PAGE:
At least I regularly show others that I am interested in their extended answers! When I do the same thing, ask the same questions, I sometimes get the long answer from my conversation partner, and that’s okay. Sometimes, it is more than okay. Showing emotion and crying and letting down one’s guard? Totally okay, as far as I am concerned.

Goodness knows that I have sometimes been guilty of it, and answered back in a dismissive or evasive response. Or, simply been too busy to engage.

My current job does complicate things, though. I am a pastor at a local church. I do try to be accessible, open, affirming, nurturing, and interested in everyone I meet. I really do try! Yet, I need to maintain some degree of professionalism. Remain warm and engaged, with a healthy dose of empathetic understanding. Plus, balance that with some basic relational, psychological and emotional engagement principles. It is a juggling, balancing act, to be sure!

Thank goodness that I have some good friends and acquaintances outside of my work. I especially appreciate the people I am now connected to through the Internet. Through Facebook, and Twitter. Two particular groups of people allow me to be honest, open and genuine. I can engage in lively debate, friendly (sometimes snarky) banter, and downright foolishness, if I want to! I feel I can lay down my cards on the table, and don’t need to be as careful of professional boundaries. What freedom!

So, yes. I have been aware of the ubiquitous “How are you?” and the tepid response “I’m fine” for the past few years. And God is working with me, with that. God really is. I know. I do appreciate the reminder. Good to be brought back to what is important in life. Again. Thanks, God!


Like what you read? Disagree? Share your thoughts with your loved ones and continue the conversation.

(Check out #40acts; doing Lent generously at www.40acts.org.uk )

Why not visit my sister blogs, “the best of” A Year of Being Kind.   @chaplaineliza And read #40acts sermons from Pastor, Preacher Pray-er .

Day #29 – Bless My Boss? Pray for Him, Too!

Matterofprayer: A Year of Everyday Prayers – Saturday, March 21, 2015

THANK God every time I remember you

Day #29 – Bless My Boss? Pray for Him, Too!

Ever have a wonderful boss? I have! Several, in fact. (Then, too, I’ve had several who were not particularly wonderful. But I am not going to even think about them, today.)

Today’s suggestion from #40acts is to be a blessing to your bosses. Or, church leaders, or authority figures. So many people act or speak in a negative way, even about their bosses or supervisors, or leaders. Why not speak positively? Compliment them? Give them “a heavy dose of blessing” right back. (As Ewen McAlpine mentions in today’s 40acts blog post.)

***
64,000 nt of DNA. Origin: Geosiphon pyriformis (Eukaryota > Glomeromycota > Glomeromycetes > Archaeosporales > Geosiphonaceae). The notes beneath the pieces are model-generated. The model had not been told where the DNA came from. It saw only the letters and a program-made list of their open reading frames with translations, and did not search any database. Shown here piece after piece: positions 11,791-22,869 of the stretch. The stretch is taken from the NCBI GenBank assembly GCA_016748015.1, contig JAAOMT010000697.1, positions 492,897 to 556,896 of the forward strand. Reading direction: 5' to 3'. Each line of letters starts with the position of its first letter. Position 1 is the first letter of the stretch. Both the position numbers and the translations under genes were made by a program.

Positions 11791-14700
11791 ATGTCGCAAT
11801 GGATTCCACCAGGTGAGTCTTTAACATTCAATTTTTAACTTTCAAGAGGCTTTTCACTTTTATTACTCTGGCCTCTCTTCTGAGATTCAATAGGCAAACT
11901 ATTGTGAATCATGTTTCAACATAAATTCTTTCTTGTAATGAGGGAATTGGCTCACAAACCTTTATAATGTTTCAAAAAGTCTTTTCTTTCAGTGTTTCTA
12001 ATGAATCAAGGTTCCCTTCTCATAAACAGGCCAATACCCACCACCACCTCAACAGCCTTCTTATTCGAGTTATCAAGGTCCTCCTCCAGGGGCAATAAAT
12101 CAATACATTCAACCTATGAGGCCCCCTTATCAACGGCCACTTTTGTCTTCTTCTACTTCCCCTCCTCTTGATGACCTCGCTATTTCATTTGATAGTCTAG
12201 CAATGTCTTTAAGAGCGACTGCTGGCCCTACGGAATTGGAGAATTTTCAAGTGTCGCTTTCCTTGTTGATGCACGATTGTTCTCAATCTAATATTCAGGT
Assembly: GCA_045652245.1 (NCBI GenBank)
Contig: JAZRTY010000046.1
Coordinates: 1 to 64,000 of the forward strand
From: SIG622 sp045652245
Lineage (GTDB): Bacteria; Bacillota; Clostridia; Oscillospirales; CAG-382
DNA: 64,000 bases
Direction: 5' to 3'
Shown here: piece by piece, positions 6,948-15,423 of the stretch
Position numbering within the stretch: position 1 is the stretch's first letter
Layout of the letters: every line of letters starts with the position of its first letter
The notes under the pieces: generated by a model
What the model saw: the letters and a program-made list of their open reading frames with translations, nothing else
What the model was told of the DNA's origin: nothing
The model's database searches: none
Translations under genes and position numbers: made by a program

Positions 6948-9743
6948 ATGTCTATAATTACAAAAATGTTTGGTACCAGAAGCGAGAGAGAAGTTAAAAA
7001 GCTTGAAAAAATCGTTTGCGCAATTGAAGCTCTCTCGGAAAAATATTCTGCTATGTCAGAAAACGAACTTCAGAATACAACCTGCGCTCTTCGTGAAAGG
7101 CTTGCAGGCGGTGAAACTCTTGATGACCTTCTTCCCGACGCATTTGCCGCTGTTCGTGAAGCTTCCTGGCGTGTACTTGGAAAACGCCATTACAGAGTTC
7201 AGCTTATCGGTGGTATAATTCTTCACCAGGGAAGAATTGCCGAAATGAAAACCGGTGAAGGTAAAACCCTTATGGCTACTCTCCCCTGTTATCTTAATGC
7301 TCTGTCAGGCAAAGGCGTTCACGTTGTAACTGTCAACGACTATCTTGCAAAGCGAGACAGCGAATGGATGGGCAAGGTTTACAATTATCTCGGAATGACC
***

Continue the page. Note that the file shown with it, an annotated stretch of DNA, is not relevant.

I have two bosses in mind today. Neither of them is my boss any longer. However, while I was under their supervision, I considered myself fortunate to have them in authority over me.

The first is the Rev. Dr. Frank Baldwin, Director of Chaplaincy at the Presbyterian Homes. Frank was awesome! He retired from his long-time position as Director of Chaplaincy for all the sites in the Pres Homes network late last year.  I consider myself blessed to have had him as a supervisor some years ago while I spent a year at the Pres Homes as a chaplain intern.

Frank is kind, intuitive, clear-headed, marvelous at administration, and caring and insightful as a chaplain and pastor. He has such a head for details, and for names! One of the best at remembering facts about people—and their loved ones—that I have ever seen. He is a careful communicator, insightful and patient with me as an intern, and encouraging to me when I had questions and could have done better. When I grow up, I want to be like Frank!

The second boss is Rev. Gordon Smith. I worked with Gordon at two locations. In any situation where I saw him operate, Gordon made use of his superb communication abilities. His interpersonal and preaching skills are phenomenal!

While at our first site together, Gordon showed how competent and innovative he could be. He has spent most of the past ten years in interim church work in the Chicago area, serving as interim pastor until the churches could call a permanent pastor. He is wonderful at this specialized work. And—at supervising his co-workers. Always collegial, encouraging, affirming, and positive, he also is wonderful at painting a vision of where churches and congregations would like to go, and how they might best get there. A wonderful interim minister! And an awesome colleague, as well.

Thank you, thank you, to both Frank and Gordon. You helped me to do my job more fully, more richly than I ever thought I could. I always wanted to do my very best for you, in these positions. I pray for you both, and your families. May God richly bless you, and give you enjoyable and interesting things to do in the future. God’s peace be yours in abundance, too!


Like what you read? Disagree? Share your thoughts with your loved ones and continue the conversation.

(Check out #40acts; doing Lent generously at www.40acts.org.uk )

Why not visit my sister blogs, “the best of” A Year of Being Kind.   @chaplaineliza And read #40acts sermons from Pastor, Preacher Pray-er .